The US should consider placing Finland under "special watch" because of its prosecution of a Christian MP and Lutheran bishop for expressing traditional views on marriage and sexuality, several Congressmen have suggested.
Six members of the House of Representatives have urged the United States Commission for International Religious Freedom (USCIRF) to consider adding Finland to the US State Department's 'Special Watch List' of religious freedom violators.
The Finnish Prosecutor General decided in April to charge the Bishop of the Evangelical Lutheran Mission Diocese of Finland (ELMDF), the Rev Dr Juhana Pohjola, and Christian Democrat MP, Dr Päivi Räsänen, with "ethnic agitation based on a 2004 pamphlet discussing sexuality".
Dr Räsänen faces additional charges for remarks about sexuality on a TV show in 2018 and in a tweet in 2019.
The Republican Congressmen called the decision to prosecute "a clear abuse of government power".
"Citizens should never be forced to choose between a fundamental freedom - their faith - and legal persecution," they write.
The letter to USCIRF chair Nadine Maenza has been signed by two Texas Representatives, Chip Roy and Michael Cloud, Byron Donalds of Florida, Paul Gosar of Arizona, Jody Hice of Georgia, and Doug Lamborn of Colorado.
The trial is due to begin in January. If convicted, Dr Räsänen, former Minister of the Interior, could face two years in prison on her three charges and the possibility of a fine. Bishop Pohjola also faces two years in prison.
The Congressmen continued: "These criminal prosecutions raise serious questions regarding the extent of Finland's commitment to protecting freedom of religion for its citizens, as agreed to with its participation in the Organization for Security and Cooperation in Europe (OSCE) and other multi-lateral organizations.
"Punishing citizens for remarks made on social media and a booklet that has been in the public eye for more than 17 years is a clear abuse of government power. These actions by the Finnish government will undoubtedly have a chilling effect on free speech in Finland and the West."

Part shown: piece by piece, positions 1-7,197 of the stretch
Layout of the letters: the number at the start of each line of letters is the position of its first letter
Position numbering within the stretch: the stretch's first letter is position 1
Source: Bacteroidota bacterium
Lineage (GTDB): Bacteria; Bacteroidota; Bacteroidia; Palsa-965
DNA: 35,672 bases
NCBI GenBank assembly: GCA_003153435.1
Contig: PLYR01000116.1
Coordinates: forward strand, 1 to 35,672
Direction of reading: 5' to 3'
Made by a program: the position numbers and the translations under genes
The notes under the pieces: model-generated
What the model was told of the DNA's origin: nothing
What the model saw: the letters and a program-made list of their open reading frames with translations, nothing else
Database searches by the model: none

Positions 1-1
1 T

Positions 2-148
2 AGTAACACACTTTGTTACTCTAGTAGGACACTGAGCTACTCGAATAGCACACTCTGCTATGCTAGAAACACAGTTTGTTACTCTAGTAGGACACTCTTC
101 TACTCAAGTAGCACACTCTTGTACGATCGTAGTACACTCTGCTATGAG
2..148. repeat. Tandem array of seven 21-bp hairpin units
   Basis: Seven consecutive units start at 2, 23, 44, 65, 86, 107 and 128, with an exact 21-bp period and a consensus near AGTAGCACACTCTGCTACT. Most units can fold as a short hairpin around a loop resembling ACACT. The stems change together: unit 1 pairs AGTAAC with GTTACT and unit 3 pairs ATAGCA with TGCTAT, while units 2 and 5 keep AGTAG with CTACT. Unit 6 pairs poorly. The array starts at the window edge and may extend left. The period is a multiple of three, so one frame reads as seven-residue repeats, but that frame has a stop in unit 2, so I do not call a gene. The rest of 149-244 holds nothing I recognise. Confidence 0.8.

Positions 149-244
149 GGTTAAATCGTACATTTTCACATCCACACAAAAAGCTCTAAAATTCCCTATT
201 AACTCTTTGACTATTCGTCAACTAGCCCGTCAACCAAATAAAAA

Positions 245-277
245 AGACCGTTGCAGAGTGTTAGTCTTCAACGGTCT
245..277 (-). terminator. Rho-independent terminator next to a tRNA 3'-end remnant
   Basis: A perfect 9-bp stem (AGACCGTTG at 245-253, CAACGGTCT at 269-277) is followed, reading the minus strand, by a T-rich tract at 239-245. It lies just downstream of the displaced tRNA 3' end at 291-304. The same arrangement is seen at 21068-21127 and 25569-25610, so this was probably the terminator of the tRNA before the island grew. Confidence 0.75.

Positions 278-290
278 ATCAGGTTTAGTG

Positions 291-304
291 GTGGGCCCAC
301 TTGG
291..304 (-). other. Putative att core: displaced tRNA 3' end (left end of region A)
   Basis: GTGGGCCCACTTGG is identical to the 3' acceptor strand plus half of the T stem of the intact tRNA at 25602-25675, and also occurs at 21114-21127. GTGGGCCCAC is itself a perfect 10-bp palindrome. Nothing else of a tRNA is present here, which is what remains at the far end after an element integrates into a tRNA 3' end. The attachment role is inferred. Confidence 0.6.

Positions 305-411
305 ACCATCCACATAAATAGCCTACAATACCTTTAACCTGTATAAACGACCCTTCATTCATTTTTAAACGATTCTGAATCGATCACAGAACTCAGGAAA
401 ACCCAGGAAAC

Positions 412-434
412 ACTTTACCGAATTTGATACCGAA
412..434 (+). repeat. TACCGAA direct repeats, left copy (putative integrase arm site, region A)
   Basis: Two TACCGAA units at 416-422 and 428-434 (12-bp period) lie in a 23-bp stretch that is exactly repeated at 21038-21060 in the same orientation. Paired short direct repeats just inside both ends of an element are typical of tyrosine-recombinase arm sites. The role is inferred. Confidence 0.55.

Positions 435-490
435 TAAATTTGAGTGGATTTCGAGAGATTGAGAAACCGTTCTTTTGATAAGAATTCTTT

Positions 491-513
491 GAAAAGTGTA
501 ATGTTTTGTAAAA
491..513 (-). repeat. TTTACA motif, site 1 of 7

The Congressmen also backed a letter in May from 10 academics and human rights advocates to the USCIRF calling for the US Secretary of Treasury to issue sanctions against Finland's top prosecutor for filing charges against Bishop Pohjola and Dr Räsänen.
They conclude: "We strongly condemn the actions of the Finnish government to persecute Christians for speaking their beliefs and urge USCIRF to take these actions into consideration when recommending which countries should be added to State Department's Special Watch List, established under the International Freedom Act of 1998."
Responding to their letter, Finnish state prosecutor Anu Mantila told Christian Today that freedom of expression and freedom of religion "are not unlimited".
"We don't accept any kind of pressure against the independent National Prosecutor Authority and the Prosecutor General of Finland," she said.
She continued: "We emphasize that charges against Mrs Räsänen and Mr Pohjola concern hate speech, which is insulting, degrading and violates dignity of homosexuals.
"The Prosecutor General doesn't charge Mrs Räsänen for her traditional opinion on marriage between homosexuals nor for quoting the Bible or explaining its texts. Quoting biblical texts in itself is not a crime in Finland.
"Mrs Räsänen and Mr Pohjola have freedom of religion like anyone else. They have the freedom to express their religious opinions and views as well as other opinions.
"However, this freedom does not justify speech that can arouse intolerance, contempt and even hatred towards homosexuals or any other minority."
Dr Räsänen and Bishop Pohjola have denied using hate speech and stressed that their comments were about the sinfulness of homosexual practice according to the Bible's teaching.
Correction: This article has been updated to clarify that Mrs Räsänen faces up to two years in prison, not six as originally stated.